Community Treatment Orders

In the August 2008 edition of the British Journal of Psychiatry, there is a debate about the introduction of Community Treatment Orders. Simon Lawton-Smith is head of policy at the Mental Health Foundation and argues against Community Treatment Orders (CTO’s) being a ‘good thing’. Professors Tom Burns and John Dawson argue that Community Treatment Orders are a ‘good thing’. Community Treatment Orders are part of the new Mental Health Act (2007) being introduced by the government in England and Wales. They allow treatment of patients to be enforced in the community as opposed to in hospital.

CTO’s have already been implemented in Australia, New Zealand and the USA so this approach has already been tested. There has already been debate about implementing CTO’s in the UK and in one study in 2000, 34% of psychiatrists were opposed to their introduction. However another study is quoted showing that once CTO’s have been established elsewhere, psychiatrists have been more supportive of their use than in the study above.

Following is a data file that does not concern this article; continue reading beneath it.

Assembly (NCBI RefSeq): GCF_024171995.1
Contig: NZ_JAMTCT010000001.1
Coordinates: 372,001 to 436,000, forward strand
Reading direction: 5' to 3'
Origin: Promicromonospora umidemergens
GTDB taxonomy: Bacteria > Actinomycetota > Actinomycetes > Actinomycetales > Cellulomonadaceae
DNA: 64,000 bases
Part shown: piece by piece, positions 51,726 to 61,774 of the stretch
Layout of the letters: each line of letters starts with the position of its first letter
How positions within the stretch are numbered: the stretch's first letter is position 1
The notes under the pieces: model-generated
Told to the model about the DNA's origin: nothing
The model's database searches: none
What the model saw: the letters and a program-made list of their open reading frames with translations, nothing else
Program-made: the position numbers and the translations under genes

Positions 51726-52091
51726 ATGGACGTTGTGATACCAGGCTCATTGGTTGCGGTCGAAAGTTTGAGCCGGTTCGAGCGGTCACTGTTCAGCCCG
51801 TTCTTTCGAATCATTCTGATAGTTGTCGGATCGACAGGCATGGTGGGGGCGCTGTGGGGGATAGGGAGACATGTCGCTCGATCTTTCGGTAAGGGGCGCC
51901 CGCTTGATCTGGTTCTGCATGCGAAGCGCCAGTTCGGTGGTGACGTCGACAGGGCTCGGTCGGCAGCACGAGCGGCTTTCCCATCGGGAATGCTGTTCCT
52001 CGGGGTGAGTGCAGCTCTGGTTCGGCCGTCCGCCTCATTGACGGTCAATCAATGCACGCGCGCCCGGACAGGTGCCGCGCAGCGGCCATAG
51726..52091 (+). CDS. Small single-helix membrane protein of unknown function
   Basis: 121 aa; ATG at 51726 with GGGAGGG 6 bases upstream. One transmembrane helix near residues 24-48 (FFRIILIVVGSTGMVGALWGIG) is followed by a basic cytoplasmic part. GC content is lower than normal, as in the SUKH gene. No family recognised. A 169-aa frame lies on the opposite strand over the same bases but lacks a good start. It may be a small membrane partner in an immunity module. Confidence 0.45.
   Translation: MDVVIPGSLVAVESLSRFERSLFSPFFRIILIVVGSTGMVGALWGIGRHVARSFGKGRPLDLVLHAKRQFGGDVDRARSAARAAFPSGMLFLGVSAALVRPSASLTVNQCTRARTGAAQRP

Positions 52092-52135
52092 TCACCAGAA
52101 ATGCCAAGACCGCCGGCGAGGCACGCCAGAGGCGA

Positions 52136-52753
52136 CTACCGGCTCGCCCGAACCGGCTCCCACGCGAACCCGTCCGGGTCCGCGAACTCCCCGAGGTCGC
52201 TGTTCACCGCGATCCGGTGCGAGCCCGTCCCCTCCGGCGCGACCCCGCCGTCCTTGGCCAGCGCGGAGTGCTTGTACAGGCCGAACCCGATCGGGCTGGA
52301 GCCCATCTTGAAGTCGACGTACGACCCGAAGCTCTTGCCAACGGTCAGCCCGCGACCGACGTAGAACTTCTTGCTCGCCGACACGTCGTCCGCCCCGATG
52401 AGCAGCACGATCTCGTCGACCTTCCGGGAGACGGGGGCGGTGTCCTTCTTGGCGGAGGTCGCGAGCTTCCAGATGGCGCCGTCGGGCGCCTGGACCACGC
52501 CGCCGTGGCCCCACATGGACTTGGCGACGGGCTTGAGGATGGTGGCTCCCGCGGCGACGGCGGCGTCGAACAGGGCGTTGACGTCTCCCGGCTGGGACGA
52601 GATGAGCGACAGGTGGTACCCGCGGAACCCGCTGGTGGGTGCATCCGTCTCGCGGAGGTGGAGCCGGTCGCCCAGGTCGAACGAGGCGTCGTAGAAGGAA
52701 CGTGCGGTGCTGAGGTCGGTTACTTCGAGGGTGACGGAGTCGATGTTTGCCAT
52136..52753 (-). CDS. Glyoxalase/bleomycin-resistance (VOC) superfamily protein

Based on previous experience of CTO’s elsewhere, typically they have tended to be used in a small group of people with chronic illness who are quite unwell. They will also be subject to the stringent requirements of mental health act legislation including a shorter period of time before cases are referred to the Mental Health Act Tribunal.

The new mental health act will introduce changes for the way mental health professionals work and for the experiences of some patients who are detained under the Mental Health Act (2007). More information is available on the DOH website. As with any period of change, this will be accompanied by reflection and learning, although experience from other areas as described above will be helpful in this regards.



The comments made here represent the opinions of the author and do not represent the profession or any body/organisation. The comments made here are not meant as a source of medical advice and those seeking medical advice are advised to consult with their own doctor.


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